Murder In Samarkand Loses 9

Murder in Samaraknd came second in the Best Drama category at the Sony Radio Awards. The judges said it was:

An ambitious and bold project, which was the radio equivalent of a cinematic blockbuster. It was an incredibly important drama not only for the story it told but also for the craft of radio drama

Congratulations to the winner Christopher Reason. But I will not pretend that I am not bitterly disappointed, because the BBC have buried Murder in Samarkand with the apparent intention it will never be heard again. They have not made it available in any of their sale or distribution formats, and there is currently no legal way anyone can listen to it. If you want to listen illegally here, you can click on my link to the right of this.

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9 thoughts on “Murder In Samarkand Loses

  • Tom Welsh

    Legally, I wonder what rason the BBC could adduce for preventing people from listening to “Murder in Samarkand”. You wrote it, and how can they lose any money when they haven’t put anything up for sale?

  • ingo

    If the BBC does not want to make any money with it, holds the copyrights and refuses to make the play openly available, as a public broadcaster, then, after some time, tell me if I’m wrong, you can pirate copies and sell them at book signings in CD form, could you not?
    Would be a good idea to allow for a nominal amount to be paid into the BBC’s Pudsy’s charity.

    It would make booksignings a more round affair, what could the BBC possibly say about it.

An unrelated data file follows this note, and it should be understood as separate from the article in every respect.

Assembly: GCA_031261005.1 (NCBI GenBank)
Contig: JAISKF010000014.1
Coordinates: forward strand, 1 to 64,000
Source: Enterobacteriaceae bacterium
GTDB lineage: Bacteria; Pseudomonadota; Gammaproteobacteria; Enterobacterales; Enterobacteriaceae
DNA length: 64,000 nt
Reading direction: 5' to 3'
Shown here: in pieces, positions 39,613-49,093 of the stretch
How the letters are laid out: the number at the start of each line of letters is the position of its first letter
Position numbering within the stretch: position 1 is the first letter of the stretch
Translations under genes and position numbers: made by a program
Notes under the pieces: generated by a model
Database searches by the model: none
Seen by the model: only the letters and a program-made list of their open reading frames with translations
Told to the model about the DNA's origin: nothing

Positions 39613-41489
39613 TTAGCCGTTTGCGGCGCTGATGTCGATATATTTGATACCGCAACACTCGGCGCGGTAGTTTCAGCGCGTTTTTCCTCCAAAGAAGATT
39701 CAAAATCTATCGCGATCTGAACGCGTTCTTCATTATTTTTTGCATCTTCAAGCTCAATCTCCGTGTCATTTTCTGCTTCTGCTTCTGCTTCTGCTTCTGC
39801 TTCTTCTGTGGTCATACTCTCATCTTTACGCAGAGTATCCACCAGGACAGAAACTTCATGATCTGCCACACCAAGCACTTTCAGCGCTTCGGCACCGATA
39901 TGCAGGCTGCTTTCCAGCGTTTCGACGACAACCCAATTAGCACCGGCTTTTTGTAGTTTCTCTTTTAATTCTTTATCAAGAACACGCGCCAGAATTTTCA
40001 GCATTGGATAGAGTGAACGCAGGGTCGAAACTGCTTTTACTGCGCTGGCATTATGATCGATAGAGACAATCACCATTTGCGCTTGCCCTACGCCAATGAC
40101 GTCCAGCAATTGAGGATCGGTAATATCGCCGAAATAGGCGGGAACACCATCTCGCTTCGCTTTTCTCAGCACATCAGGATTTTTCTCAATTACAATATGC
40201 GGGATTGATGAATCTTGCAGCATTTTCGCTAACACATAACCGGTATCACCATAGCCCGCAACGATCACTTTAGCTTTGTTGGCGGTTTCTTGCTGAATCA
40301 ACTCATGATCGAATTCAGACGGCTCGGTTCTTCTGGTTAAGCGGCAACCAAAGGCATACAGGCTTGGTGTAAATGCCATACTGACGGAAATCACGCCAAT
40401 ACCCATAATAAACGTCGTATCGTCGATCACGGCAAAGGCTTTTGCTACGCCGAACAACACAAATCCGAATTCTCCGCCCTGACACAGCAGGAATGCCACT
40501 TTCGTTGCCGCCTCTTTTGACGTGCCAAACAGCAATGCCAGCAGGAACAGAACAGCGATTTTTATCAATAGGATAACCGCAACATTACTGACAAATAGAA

Another point, should the film ever be made, ensure that the BBC is excluded from all rights.
    If they want to be politically active, they should not use public funds for their incidious sucking up to parties and the status quo, but be impartial and report factually, all this cloak and dagger stuff should be outed.
    Like for instance, the machinations of the privvy council the perks of the establishment, their tatty image and secrecy, who is going to write that book?
    BTW. coming second in the world is not loosing, get a grip its well done for a first attempt, it had me stuck to the chair and i read the book.

  • nextus

    There may be complications with performance rights, not to mention Hare’s copyright on the script. While they aren’t necessarily prohibitive, they would have to be outweighed by potential benefits to make an official release worthwhile.

    It’s conceivable that Auntie is instinctively wary of irking the establishment with a critical memoir, but I think the political wind has changed recently.

    The Silver award is still a significant achievement and could add enough momentum for release on the web if not as an audio book (for which I think there would be a good market). I’m not sure that Craig’s prompting would be enough on its own, though: we might have to lobby to signal public interest. Does anybody know the appropriate contact at the Beeb?

  • mark_golding

    I feel it necessary to write to the BBC ‘trustees’ asking why I am unable to listen to ‘Murder in Samarkand’ on iPlayer.